If you, like me, are just now doing your taxes, chances are you'll soon be crying for help. And if you're anything like Tom Lee, who made over 300 stock trades last year, you may be crying uncle. Lee, a Chicago computer consultant, did lots of day-trading in 2000. But like so many others, when it came to keeping records, he confesses, "I wasn't very meticulous."
Trading and taxes go together like cocktails and hangovers. Happily, despite the bear-market sobriety now prevailing at so many Web operations, a few sites aimed at individual investors keep serving up interactive cures for that killer headache known to the Internal Revenue Service as Schedule D.
My absolute No. 1 pick in this category remains a low-profile place called GainsKeeper. You can find it at www.gainskeeper.com. Starting out a year ago with a high-end stock-tracking tool, the site has evolved to offer better coverage of mutual funds and short sales, easier data entry, and capital-gains reports ready to clip right on a Schedule D. Most impressive is the site's latest feature, GainsAdvisor.
Launched in March, GainsAdvisor promises to size up your portfolio and tell you which holdings you can sell to get the most cash while paying the least tax. Underlying this analysis is the site's compulsive, automatic tracking of the cost basis for each of your shares--and even fractional shares--adjusted for splits, mergers, spin-offs, and other odd dividends. As Shawn Ward, a GainsKeeper product manager and Fidelity Investments veteran, said: "Without cost basis, you really can't give good selling advice."
To test the new tool, I created a hypothetical portfolio, stuffed with lots of long-term capital gains--and short-term losses--on such stocks as Amazon.com (AMZN), Brocade (BRCD), and Yahoo! (YHOO) In Yahoo, for instance, I had two 100-share lots, one bought in September at $100 a share and another in March at $15. Dumping the first lot to realize a huge loss looks like a neat way to cut taxes. But selling it within 30 days of the second lot's purchase creates what the IRS calls a "wash sale," invalidating the tax benefit. GainsAdvisor alerted me via a little red flag, then told me how many days I needed to wait to get the loss.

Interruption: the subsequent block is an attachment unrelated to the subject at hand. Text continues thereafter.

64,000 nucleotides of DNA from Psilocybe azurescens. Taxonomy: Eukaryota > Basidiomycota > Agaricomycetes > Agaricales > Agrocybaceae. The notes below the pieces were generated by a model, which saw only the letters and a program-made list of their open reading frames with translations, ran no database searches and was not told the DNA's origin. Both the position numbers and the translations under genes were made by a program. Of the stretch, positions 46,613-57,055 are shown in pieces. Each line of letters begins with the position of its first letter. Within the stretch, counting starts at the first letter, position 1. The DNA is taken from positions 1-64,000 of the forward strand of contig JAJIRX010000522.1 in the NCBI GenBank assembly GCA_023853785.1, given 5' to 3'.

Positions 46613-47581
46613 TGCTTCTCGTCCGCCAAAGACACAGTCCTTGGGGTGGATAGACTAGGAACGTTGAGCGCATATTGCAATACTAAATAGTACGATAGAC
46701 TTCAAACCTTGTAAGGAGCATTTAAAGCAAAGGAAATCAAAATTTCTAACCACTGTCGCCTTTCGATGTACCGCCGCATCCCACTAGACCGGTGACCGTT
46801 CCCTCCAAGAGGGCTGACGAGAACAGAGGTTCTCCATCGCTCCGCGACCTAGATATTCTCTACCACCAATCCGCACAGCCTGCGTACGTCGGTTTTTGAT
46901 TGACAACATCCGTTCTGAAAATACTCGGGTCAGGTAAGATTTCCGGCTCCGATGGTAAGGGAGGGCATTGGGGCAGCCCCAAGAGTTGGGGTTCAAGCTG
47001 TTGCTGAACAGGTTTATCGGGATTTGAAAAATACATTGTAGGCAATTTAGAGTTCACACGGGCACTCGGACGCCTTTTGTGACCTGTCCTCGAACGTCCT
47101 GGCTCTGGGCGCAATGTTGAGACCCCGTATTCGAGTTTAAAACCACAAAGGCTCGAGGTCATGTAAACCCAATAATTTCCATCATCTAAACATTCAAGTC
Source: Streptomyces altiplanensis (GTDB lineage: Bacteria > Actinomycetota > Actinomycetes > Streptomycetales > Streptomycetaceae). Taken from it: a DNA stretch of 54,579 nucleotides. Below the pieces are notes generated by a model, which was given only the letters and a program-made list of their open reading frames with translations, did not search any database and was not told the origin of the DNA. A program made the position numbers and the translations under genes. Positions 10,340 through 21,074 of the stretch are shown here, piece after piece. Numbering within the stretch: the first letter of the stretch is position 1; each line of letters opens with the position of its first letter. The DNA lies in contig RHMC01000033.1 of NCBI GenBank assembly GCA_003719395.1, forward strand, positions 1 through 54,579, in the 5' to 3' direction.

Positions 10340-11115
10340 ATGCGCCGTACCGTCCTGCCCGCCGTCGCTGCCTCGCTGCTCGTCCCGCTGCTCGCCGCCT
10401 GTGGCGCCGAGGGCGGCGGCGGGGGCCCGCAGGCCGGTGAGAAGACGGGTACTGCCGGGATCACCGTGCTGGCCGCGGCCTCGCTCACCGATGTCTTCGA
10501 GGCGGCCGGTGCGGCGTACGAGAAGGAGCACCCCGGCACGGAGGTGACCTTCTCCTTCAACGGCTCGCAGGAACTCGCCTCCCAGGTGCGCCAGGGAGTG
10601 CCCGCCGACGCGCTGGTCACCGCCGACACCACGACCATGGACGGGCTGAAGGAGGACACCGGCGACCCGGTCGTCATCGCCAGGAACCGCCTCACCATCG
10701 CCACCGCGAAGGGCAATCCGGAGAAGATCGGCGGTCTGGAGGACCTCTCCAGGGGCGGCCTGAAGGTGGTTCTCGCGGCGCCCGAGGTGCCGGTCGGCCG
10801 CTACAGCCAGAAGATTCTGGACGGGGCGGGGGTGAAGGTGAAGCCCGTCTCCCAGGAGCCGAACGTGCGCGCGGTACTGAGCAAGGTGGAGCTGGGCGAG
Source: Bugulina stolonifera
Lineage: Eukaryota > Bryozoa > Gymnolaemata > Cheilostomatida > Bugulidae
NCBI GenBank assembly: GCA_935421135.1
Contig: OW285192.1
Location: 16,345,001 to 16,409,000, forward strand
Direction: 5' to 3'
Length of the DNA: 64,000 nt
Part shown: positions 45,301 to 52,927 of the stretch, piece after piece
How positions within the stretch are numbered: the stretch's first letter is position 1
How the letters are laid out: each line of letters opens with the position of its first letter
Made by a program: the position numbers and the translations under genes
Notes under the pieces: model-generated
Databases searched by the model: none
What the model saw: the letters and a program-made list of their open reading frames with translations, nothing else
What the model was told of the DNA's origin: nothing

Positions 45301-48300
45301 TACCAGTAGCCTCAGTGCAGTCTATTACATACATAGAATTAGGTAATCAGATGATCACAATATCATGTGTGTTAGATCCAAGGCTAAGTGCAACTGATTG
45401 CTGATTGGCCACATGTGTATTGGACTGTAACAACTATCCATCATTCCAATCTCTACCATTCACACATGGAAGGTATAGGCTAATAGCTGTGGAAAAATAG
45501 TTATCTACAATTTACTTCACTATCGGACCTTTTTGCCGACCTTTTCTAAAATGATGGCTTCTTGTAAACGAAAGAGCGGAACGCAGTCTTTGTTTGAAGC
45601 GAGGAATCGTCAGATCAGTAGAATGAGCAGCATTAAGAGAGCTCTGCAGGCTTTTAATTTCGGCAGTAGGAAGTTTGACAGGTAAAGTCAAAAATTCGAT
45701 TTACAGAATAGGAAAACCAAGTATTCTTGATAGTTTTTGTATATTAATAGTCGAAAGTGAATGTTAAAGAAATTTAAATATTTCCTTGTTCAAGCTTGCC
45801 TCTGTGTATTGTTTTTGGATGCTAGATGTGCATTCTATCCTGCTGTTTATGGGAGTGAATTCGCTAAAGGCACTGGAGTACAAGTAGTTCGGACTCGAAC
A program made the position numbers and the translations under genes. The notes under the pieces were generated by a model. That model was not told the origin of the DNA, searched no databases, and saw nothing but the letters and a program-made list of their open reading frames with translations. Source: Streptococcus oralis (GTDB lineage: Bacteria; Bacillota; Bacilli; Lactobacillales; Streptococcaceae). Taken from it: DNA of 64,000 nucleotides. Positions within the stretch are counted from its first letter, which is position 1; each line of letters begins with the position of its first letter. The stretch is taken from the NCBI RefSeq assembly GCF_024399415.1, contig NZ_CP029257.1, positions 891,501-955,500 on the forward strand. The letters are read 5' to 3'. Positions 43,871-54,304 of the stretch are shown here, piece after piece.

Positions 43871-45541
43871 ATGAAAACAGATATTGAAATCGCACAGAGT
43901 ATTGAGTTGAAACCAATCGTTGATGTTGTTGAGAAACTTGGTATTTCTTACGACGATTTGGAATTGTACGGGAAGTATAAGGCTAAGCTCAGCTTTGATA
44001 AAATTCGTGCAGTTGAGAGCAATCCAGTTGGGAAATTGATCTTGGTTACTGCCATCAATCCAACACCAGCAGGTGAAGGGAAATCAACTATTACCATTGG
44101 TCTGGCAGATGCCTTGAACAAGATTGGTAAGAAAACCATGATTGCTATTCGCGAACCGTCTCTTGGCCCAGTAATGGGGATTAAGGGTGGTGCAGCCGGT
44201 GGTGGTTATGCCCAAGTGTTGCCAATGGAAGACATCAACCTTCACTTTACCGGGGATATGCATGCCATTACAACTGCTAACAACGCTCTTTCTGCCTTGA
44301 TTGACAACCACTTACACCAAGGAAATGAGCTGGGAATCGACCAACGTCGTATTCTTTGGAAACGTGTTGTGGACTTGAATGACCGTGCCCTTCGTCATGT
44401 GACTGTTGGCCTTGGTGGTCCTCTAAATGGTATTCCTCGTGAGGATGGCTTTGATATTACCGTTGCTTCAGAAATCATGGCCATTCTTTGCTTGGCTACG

SIMULATED. To pinpoint better sales, GainsAdvisor gives each lot of stock or fund in your portfolio a "sell grade." A grade of 1.0 is neutral for tax purposes. The further over (or under) 1.0 it is, the more (or less) helpful to your tax position. Ranking my holdings this way, GainsAdvisor suggested I sell 100 Amazon shares acquired in late 1999 at $110. It then simulated a sale's effects. Given a 31% tax rate, it calculated $1,036 in cash proceeds, plus a tax loss of $9,992. Using the $3,000 maximum loss allowed each year, I could cut my tax bill by $930 and carry forward for future use the leftover $6,992 loss. Caution: If you sell by specific lots, get your broker's written confirmation that you ordered the sale of specific shares bought on a specific day at a specific price. In an audit, the IRS could demand it.
GainsKeeper isn't perfect. Its ways of importing data from spreadsheets or such programs as Microsoft Money may work unevenly. Some of the frustration may diminish as data links to a growing list of partners--now including Datek, E*Trade (ET), National Discount Brokers, and W.R. Hambrecht--become seamless. Investors going to GainsKeeper on their own can get a free, 30-day trial. Annual fees range from $49 to $299, depending on how much you trade.
If you've vowed never, ever to pay for anything on the Web, two other sites offer limited help (table). Smartleaf has a free tool to model the tax effects of selling any given lot of stock. And Quicken.com has stolen a step on such rivals as MSN MoneyCentral by letting users of its "enhanced" portfolio track gains and losses, short- and long-term, by lot. (This works only with Microsoft's Internet Explorer browser.)
As a certified cheapskate, I like freebies more than the next guy. Just the same, if I traded a lot, GainsAdvisor would strike me as a steal.
Questions? Comments? Send an e-mail to email@example.com or fax (321) 728-1711 By Robert Barker